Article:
Up Front: March 2007


I approached this month’s cover story with some trepidation. The assignment went to freelancer Jerry Shinn, a former editorial writer and associate editor of The Charlotte Observer. Those were not the credentials that concerned me. Like a great many of the state’s journalists — and all its sports-writers, if you listen to State fans — Jerry went to Carolina. Class of 1959, he was there when the Tar Heels went 32-0 to win the national championship in 1957. “I saw all the home games that year, in old Woolen Gym,” he recalls. “You just had to wander there about tipoff time and show somebody your student ID to get in.”

I wasn’t worried about Jerry’s objectivity — though he did confess, “I guess I’ll finally have to learn to spell that guy’s name.” But I knew to keep an eye on Arthur Murray (UNC, 1979), the lead editor on the piece. Reared in the Old Dominion, he had chosen Chapel Hill over Charlottesville. Converts become zealots, and his fervor for alma mater is matched only by the ferocity he feels for her arch foe.

Still, Arthur is a product of the nation’s finest journalism school, and what the professionalism pounded into him there might fail to temper, I (UNC, 1971) was confident I could. After all, I grew up a Duke fan. Somehow my old man (School of Hard Knocks, lifetime learning) always had season tickets at Cameron, and I finished my freshman year before the blue that ran in my veins faded to a lighter shade. A guy in my dorm speculated that it took that long to rub up against enough Dookies to realize I despised that place.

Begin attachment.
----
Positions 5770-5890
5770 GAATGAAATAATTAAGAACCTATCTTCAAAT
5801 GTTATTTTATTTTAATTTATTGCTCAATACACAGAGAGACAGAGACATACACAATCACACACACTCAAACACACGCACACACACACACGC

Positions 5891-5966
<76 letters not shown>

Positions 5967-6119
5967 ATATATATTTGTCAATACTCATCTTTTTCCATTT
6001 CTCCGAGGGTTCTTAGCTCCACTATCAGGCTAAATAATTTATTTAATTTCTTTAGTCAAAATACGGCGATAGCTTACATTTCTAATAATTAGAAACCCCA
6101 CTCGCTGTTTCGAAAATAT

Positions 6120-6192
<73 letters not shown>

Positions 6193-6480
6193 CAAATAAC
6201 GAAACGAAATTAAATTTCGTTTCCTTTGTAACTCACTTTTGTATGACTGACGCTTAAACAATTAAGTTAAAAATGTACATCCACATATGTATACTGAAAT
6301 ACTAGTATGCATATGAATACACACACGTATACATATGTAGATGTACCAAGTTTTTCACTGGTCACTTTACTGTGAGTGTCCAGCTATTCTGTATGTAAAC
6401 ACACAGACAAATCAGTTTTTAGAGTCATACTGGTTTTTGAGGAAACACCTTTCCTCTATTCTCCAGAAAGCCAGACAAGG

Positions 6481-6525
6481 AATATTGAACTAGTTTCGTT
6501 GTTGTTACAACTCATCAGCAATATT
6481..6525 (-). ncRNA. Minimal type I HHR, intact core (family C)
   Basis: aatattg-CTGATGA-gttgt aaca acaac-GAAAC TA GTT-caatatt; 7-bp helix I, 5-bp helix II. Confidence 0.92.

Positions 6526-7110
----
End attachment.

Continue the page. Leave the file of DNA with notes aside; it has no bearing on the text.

But it’s an emotion I’ve never been able to muster. In fact, I bought all three of my grandkids Duke basketball uniforms last fall. I wanted to run a photo of them suited up with this column, but my son, the publisher, put his foot down. “That would be cruel,” he said. “They’re kids — they don’t know what they’re doing.” At least he let his boys, 4 and 1, keep the outfits, which is more than he (NCSU, 1992) is wont to do when I give them Tar Heels gear.

But, I’ll admit, price rather than prior passion triggered the purchase. The togs had been marked down four times, to less than $4 a set, when I spotted them at a J.C. Penney in Durham. And that was before the Blue Devils’ season had even begun.

Mark Kemp, who did the story on Ramseur Records, is the only person to write for this magazine who was ever up for a Grammy. A former music editor of Rolling Stone and executive with MTV Networks, he was nominated in 1997 for his liner notes to Farewells & Fantasies, a four-CD box set of songs by ’60s protest singer Phil Ochs. An Asheboro native, Mark came back to North Carolina five years ago as entertainment editor of The Charlotte Observer and to finish Dixie Lullaby: A Story of Music, Race & New Beginnings in a New South, his book about Southern rock, which was published in 2004.

Mark didn’t go to Carolina. He graduated from ECU, which might explain why his journalism career took him to L.A. and New York rather than keeping him close to home to make sure Duke and State never get the kind of ink they think they’re due.